Newlyweds Eva (Hedy Lamarr) and Emile (Zvonimir Rogoz) return to their bourgeois apartment on their wedding night. Yet, instead of passion, pornography, or romance, Czech film director Gustav Machatý gives us a scene of nearly comic domestic ennui. […]. Eva is beseeching, Emile disinterested, and the spectator is led to sympathize with the neglected bride. She is played by Hedy Lamarr, later known as Hollywood’s most beautiful woman. […] And indeed, Machaty’s 1932 Ecstasy quickly leaves Emile in the dust to focus on [Eva]. Eva is dissatisfied, and, according to her wishes, the union rapidly ends in divorce.
Machatý focuses on Eva’s exercise of agency. Eva is the prosecuting party in the divorce […]. Similarly, Eva chooses to visit [her lover] Adam’s cabin, unannounced. Finally, Eva decides to leave Adam […]. In each instance, Eva is the actor who decides when a relationship begins or ends, often to the chagrin of her father, husband, or lover.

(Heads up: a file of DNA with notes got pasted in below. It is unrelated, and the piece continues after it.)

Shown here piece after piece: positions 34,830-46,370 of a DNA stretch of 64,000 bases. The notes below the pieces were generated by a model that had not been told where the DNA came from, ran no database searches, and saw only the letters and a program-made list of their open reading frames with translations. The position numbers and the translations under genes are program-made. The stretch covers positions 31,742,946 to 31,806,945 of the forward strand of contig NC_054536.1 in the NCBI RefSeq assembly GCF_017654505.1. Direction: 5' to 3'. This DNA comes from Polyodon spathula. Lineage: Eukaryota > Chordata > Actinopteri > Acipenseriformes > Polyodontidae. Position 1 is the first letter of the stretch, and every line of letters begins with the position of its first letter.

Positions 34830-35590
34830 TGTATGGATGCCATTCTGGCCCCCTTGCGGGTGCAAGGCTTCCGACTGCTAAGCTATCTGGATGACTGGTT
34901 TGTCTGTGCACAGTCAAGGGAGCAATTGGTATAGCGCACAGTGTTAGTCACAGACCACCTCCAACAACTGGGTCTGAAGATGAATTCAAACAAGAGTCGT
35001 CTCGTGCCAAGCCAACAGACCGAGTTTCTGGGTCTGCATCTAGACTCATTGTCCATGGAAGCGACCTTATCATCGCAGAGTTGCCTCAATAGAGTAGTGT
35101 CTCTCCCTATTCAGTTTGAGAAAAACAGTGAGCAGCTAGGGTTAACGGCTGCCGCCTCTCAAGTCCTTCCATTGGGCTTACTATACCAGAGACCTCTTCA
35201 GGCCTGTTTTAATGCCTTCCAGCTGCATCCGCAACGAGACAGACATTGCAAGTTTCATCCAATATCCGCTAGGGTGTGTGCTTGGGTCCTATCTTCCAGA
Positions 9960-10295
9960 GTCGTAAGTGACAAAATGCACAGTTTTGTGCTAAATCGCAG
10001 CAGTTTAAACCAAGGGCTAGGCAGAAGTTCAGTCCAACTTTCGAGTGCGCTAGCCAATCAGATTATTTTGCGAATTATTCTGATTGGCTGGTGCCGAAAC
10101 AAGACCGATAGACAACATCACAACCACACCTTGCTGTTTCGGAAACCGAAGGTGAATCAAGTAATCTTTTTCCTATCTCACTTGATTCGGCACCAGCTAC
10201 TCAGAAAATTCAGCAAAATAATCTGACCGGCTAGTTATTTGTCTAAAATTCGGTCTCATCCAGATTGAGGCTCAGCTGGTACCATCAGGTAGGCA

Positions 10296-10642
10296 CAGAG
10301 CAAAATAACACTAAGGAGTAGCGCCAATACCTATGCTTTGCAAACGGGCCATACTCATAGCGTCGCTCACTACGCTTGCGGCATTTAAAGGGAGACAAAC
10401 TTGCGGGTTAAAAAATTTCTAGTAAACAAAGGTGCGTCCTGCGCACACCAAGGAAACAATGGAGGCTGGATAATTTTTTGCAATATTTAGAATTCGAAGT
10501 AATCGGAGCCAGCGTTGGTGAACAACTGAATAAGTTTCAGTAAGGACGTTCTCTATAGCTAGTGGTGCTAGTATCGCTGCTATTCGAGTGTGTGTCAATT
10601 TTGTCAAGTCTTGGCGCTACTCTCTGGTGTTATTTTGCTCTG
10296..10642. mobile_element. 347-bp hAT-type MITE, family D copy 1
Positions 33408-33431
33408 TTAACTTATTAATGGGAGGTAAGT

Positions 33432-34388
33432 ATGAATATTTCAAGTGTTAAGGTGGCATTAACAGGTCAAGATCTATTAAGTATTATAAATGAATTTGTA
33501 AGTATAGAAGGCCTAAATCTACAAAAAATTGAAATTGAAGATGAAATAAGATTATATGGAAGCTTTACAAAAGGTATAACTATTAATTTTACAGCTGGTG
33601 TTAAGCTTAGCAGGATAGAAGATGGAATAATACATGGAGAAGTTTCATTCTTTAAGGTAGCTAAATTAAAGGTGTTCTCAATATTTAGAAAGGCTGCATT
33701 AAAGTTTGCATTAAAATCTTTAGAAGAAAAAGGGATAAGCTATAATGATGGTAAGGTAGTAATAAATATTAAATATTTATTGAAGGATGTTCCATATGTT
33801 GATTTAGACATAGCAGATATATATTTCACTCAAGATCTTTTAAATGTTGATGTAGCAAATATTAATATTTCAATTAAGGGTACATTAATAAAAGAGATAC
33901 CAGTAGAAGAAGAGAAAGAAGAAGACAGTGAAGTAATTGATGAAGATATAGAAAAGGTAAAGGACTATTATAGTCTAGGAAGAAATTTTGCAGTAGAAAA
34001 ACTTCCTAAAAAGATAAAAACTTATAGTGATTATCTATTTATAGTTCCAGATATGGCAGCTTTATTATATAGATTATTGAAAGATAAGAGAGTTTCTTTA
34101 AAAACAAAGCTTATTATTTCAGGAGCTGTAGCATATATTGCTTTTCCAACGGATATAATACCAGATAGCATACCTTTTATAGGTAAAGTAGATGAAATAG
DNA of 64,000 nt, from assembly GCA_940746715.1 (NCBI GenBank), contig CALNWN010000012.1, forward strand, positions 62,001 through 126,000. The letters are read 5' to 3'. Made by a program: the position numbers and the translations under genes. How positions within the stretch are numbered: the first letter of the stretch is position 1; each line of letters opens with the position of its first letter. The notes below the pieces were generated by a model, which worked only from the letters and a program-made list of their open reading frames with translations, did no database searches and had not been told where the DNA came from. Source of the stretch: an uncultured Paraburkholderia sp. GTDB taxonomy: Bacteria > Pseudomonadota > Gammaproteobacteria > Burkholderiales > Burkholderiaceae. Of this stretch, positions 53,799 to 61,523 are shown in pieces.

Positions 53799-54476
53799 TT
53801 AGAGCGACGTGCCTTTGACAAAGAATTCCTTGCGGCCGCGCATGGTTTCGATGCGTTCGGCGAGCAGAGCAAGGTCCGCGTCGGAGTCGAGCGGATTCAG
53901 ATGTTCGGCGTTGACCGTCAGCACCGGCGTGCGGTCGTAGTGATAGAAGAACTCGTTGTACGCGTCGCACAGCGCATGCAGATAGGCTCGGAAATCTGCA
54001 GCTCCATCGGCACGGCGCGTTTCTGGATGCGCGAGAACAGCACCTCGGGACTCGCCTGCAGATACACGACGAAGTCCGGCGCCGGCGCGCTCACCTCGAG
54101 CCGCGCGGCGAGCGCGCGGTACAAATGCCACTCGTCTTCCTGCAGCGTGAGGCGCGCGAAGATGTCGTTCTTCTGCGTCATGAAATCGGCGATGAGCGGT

In terms of style, the lack of dialogue is […] striking. The scene of Eva and Emile’s wedding night and those of their life together are only accompanied by music, and the actors’ few interactions with one another are efficiently expressed by gestures and gazes. Similarly, none of Adam and Eva’s encounters include dialogue. […] If society dictates that men have the last word, Eva chooses to act – not speak.
Patricia Bass, East European Film Bulletin